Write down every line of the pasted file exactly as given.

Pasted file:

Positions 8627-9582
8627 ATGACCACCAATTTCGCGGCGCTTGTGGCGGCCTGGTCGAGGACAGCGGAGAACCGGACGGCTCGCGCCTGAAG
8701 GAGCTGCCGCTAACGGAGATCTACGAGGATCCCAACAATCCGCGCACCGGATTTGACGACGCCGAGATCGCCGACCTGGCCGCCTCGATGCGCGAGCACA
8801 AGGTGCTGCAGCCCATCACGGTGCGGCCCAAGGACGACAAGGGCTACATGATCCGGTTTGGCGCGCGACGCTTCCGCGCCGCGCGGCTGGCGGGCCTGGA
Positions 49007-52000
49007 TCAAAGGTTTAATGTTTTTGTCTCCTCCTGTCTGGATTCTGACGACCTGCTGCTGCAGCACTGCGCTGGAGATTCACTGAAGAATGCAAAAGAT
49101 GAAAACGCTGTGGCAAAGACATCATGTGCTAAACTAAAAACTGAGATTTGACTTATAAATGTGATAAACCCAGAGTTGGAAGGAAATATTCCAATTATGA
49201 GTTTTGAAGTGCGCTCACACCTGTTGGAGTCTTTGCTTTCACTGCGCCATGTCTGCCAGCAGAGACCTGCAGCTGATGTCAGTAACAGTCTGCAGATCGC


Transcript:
Positions 8627-9582
8627 ATGACCACCAATTTCGCGGCGCTTGTGGCGGCCTGGTCGAGGACAGCGGAGAACCGGACGGCTCGCGCCTGAAG
8701 GAGCTGCCGCTAACGGAGATCTACGAGGATCCCAACAATCCGCGCACCGGATTTGACGACGCCGAGATCGCCGACCTGGCCGCCTCGATGCGCGAGCACA
8801 AGGTGCTGCAGCCCATCACGGTGCGGCCCAAGGACGACAAGGGCTACATGATCCGGTTTGGCGCGCGACGCTTCCGCGCCGCGCGGCTGGCGGGCCTGGA
Positions 49007-52000
49007 TCAAAGGTTTAATGTTTTTGTCTCCTCCTGTCTGGATTCTGACGACCTGCTGCTGCAGCACTGCGCTGGAGATTCACTGAAGAATGCAAAAGAT
49101 GAAAACGCTGTGGCAAAGACATCATGTGCTAAACTAAAAACTGAGATTTGACTTATAAATGTGATAAACCCAGAGTTGGAAGGAAATATTCCAATTATGA
49201 GTTTTGAAGTGCGCTCACACCTGTTGGAGTCTTTGCTTTCACTGCGCCATGTCTGCCAGCAGAGACCTGCAGCTGATGTCAGTAACAGTCTGCAGATCGC